By Dan Agnew, Managing Director of Eaton ANZ
The catastrophic bushfire season put the poles and wires of Australia’s power to the test, exposing the vulnerability of our telecommunications networks. As the fire continued to spread over the last couple of months, more than 100 mobile phone towers were damaged, cutting off vital communication across Australia.
The main reason for these outages was not fire damage to equipment, and although this did play a role, a majority of network outages were caused by a loss of power.
When backup power supplies to these sites ran out, the power went out, cutting people off from essential communications and supplies.
Australia is not the first country to experience outages like this. When Hurricane Katrina struck the US in 2005, the loss of power knocked out electricity in several cities, causing service failures for all of the big mobile networks in the Northeast. To avoid such catastrophes in the future, the US Federal Communications Commission mandated that US carriers install backup batteries that last 24 hours, but by 2008, complacency had set in and mandatory backup battery time was reduced back to eight hours.
If we are to learn anything from the US experience during Hurricane Katrina and the recent bushfires in Australia, it is the criticality of backup power. The potential of hotter, drier and windier conditions in the future will likely increase the danger of more regular and severe bushfires. This means adequate preparation is critical not only for business and households, but also for operators of the telecommunications networks.
Australian Telcos and relevant Government authorities have recognised this and the Australian Communications and Media Authority (ACMA) have committed to an industry wide review of the impact the disastrous bushfires had on the nation’s telecoms networks. But there are key learnings on why mandatory minimum regulations for backup power is critical to help us avoid repeating the same mistakes in 2021.
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Managing non-critical loads
Our communications infrastructure relies on the grid for power and when there is no power, there is no connectivity.
This loss of power presents a huge challenge for people who live in areas prone to bushfires as it cuts them off from accessing critical supplies. For example, when people tried to fill up their cars with fuel before getting out of a bushfire zone, EFTPOS machines were down because there was no power. Nowadays, with less and less people carrying cash, power is the difference between being able to (purchase fuel to) leave, or not.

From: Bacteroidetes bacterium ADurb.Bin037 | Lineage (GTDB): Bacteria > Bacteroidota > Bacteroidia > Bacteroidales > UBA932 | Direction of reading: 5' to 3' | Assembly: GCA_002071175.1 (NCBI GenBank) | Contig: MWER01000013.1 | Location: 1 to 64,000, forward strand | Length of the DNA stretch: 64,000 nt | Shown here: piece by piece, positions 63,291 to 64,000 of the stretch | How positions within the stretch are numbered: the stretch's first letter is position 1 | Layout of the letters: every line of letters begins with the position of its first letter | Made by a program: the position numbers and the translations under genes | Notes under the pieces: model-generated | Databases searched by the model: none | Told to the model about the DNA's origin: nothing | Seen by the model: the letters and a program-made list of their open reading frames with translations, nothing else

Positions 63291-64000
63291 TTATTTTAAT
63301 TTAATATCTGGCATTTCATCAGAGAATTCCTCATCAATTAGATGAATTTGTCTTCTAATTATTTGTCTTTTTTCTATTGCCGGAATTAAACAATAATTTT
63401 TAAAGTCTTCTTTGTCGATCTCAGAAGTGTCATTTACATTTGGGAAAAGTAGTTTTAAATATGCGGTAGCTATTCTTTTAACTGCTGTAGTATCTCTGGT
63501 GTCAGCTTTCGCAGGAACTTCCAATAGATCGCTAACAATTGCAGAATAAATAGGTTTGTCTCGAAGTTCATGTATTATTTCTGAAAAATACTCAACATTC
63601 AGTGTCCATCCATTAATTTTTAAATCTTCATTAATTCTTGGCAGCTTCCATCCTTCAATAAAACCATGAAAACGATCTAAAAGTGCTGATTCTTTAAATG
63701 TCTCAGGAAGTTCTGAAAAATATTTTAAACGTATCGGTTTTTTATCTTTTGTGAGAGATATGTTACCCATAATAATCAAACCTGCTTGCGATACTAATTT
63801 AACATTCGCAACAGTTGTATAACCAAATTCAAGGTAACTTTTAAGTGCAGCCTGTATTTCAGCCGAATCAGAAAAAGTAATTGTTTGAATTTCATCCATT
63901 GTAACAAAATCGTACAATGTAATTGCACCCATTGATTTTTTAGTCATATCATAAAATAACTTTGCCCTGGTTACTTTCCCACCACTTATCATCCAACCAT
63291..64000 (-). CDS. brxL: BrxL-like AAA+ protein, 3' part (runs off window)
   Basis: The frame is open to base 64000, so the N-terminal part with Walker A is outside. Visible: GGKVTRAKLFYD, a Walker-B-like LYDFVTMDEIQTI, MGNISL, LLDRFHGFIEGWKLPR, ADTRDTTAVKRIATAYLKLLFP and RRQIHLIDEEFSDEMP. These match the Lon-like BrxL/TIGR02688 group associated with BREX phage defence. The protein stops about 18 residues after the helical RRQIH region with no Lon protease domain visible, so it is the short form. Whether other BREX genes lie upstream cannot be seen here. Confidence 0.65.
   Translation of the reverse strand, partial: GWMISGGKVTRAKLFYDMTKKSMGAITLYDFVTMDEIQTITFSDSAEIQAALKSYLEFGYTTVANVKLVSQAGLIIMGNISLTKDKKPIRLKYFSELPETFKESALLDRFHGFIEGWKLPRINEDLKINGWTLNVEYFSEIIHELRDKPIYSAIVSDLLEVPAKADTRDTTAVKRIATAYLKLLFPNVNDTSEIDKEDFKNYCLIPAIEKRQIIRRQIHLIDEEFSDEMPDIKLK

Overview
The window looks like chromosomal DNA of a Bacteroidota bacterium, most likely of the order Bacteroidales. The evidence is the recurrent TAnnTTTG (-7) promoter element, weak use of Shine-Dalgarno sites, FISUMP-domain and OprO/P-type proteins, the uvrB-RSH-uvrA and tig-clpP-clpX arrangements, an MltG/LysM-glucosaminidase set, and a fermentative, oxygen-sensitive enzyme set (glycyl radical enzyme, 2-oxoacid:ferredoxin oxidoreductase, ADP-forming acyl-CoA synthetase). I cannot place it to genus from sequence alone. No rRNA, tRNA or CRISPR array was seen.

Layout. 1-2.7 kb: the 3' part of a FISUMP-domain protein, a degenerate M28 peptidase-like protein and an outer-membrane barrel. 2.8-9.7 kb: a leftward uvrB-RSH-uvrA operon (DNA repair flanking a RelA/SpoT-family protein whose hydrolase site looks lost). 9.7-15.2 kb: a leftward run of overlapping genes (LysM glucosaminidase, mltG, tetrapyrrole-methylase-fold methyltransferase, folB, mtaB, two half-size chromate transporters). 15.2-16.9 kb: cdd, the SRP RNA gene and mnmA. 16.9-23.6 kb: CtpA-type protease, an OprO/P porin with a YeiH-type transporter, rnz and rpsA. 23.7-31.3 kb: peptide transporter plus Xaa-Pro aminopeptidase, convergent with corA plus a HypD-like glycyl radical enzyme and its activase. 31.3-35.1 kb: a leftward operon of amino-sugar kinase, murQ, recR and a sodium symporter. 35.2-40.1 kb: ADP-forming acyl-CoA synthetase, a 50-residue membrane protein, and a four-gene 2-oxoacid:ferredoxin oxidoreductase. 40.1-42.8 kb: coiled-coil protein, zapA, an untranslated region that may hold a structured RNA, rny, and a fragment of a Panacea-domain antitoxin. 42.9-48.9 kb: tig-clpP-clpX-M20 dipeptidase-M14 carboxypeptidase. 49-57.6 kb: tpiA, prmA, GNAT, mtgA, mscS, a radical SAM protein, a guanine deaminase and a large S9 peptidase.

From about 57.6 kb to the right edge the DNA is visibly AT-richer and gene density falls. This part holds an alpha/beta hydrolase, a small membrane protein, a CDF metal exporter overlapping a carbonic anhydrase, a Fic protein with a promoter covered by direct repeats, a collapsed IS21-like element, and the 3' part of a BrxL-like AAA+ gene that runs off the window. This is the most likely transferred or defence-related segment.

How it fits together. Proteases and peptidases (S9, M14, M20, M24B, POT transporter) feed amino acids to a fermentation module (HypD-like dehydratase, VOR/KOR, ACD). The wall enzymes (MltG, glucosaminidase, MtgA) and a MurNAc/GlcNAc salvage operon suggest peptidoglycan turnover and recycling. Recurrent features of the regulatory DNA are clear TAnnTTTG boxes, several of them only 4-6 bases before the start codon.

This can be remedied by shedding non-critical loads to focus power resources on keeping the essential services, like EFTPOS machines up and running. Implementing non priority load shutdown at communications sites will help to keep the minimum critical comms channels open and reduce power loads to extend battery runtimes.
Additionally, remote monitoring could be introduced at communications sites to help network managers understand power loads in real time and predict the remaining battery reserves.
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Typically, in Australia mobile towers in remote locations may have approximately eight hours backup, but in the case of a bushfire, it can take days for a technician to safely access a site to top up generators and restore power. In these situations, backup generators with longer backup battery power is essential.
Thankfully, there are plenty of backup options available that also leave a lighter carbon footprint on our environment.
Solar panels can be added to DC systems at mobile towers to further supplement battery backup and provide extended backup times. Communication sites located at the top of a hill or in National Parks pose their own challenges. Putting up solar panels or even just gaining access to these kind of sites in emergency situations can be difficult. If space is limited in the current mobile site or communication sites, extended batteries can be placed outside for easier access.
Lastly, replacing lead acid batteries with lithium batteries can help to extend back up time. For a typical communications tower site battery, up to 50 per cent more capacity is available in the same physical space when swapping lead acid batteries with lithium ion batteries, extending eight hours back-up to more than twelve hours.
We know that most telecommunication sites affected by bushfires were due to loss of power, not direct fire damage. This has highlighted the necessity for 24-hour backup power to be put in place across vulnerable bushfire zones with special consideration given to flood prone areas.
We must avoid complacency and extend the minimum backup time to ensure that residents and critical services, such as fire, police and ambulance services, have the power necessary to communicate during natural disasters.